Living in our constantly connected world, we can often take the web for granted. If you have a laptop or a smartphone, you’re used to getting all of your news and social interaction through the Internet. That’s why it’s so difficult to imagine that even in 2015, in a high tech city like Chicago, not everyone has access to the internet.
Comcast is trying to change that with its Internet Essentials program which launched in 2011. Over the past four years, the program has helped connect over 50,000 low-income families from across the country to the internet, and the benefits keep growing.
“Kids would not be as successful in school, finding a job would be more difficult, and obtaining valuable information would not be possible without the internet,” said Jack Segal, Vice President of PR for Comcast’s Chicago region.
This past year, Internet Essentials created a new initiative to help connect more Chicago families called “Get Schooled, Get Connected” by engaging Chicago Public School students in internet challenges to help stay motivated throughout the school year.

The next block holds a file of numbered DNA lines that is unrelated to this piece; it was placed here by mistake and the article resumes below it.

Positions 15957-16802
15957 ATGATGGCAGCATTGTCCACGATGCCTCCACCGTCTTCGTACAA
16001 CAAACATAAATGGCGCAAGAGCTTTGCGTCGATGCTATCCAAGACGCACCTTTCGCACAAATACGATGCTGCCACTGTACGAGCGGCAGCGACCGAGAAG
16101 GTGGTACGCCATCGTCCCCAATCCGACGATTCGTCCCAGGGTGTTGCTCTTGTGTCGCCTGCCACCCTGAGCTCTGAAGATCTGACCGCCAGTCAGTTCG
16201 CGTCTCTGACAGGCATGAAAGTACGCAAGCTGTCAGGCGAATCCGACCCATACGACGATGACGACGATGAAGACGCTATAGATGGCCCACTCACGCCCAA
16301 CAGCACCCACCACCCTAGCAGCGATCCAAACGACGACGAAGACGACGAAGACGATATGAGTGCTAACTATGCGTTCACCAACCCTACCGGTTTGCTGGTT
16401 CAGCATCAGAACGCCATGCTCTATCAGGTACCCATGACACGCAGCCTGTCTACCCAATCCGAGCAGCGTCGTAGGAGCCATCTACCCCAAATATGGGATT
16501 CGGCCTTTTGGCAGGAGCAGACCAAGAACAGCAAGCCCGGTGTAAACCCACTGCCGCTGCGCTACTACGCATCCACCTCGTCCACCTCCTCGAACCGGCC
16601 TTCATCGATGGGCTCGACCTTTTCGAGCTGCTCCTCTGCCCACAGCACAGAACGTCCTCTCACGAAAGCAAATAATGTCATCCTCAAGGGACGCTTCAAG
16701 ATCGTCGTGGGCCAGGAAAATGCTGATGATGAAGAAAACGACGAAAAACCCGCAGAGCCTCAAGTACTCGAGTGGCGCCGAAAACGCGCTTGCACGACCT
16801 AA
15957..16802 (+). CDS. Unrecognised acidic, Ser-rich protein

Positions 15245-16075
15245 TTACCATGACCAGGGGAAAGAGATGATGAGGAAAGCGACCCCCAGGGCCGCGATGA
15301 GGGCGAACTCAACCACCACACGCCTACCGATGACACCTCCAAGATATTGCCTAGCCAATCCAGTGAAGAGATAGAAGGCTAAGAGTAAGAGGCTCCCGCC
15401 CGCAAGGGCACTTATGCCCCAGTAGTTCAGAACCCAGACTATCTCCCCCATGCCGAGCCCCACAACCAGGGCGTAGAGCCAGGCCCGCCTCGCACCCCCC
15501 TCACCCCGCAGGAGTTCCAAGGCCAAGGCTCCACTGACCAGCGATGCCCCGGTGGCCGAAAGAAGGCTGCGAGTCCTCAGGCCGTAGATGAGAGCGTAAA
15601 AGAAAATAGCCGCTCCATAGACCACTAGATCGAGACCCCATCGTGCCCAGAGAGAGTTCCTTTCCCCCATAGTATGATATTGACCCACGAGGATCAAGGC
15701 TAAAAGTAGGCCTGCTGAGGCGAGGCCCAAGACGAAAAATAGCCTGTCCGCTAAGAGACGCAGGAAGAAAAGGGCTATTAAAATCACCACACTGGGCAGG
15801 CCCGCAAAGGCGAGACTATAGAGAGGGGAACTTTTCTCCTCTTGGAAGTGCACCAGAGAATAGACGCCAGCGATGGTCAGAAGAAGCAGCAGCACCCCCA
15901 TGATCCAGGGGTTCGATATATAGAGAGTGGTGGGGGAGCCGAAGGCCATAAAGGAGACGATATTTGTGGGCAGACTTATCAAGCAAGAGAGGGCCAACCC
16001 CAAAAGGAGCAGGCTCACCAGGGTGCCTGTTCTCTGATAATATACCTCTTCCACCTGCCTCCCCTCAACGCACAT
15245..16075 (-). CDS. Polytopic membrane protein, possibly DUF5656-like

Segal said more than 4,000 students from 20 schools participated, and the schools with the highest scoring students were awarded money in support of school foundations.
On Friday, two of those winners, Fiske Elementary and Scammon Elementary, were honored for their students’ achievements within the program. Not only were high-scoring participants awarded laptops for their efforts, but the two schools received a special visit from Chicago native rapper and activist, Chance the Rapper.
Segal said Chance was an obvious choice in being involved with the initiative, not only because of his pop cultural relevance, but because of his community service work.
“One student and one program at a time, this program will help close the digital divide by engaging and educating students throughout Chicago,” said Chance.
He answered students’ questions about education and the future while visiting the schools, and gave some helpful advice to the next generation of leaders.
“Getting any good job done comes from an effort of people,” he told students.
With the Get Schooled, Get Connected program, we can open up the conversation of technological advances in low-income areas.
[Via: The Idea Forge]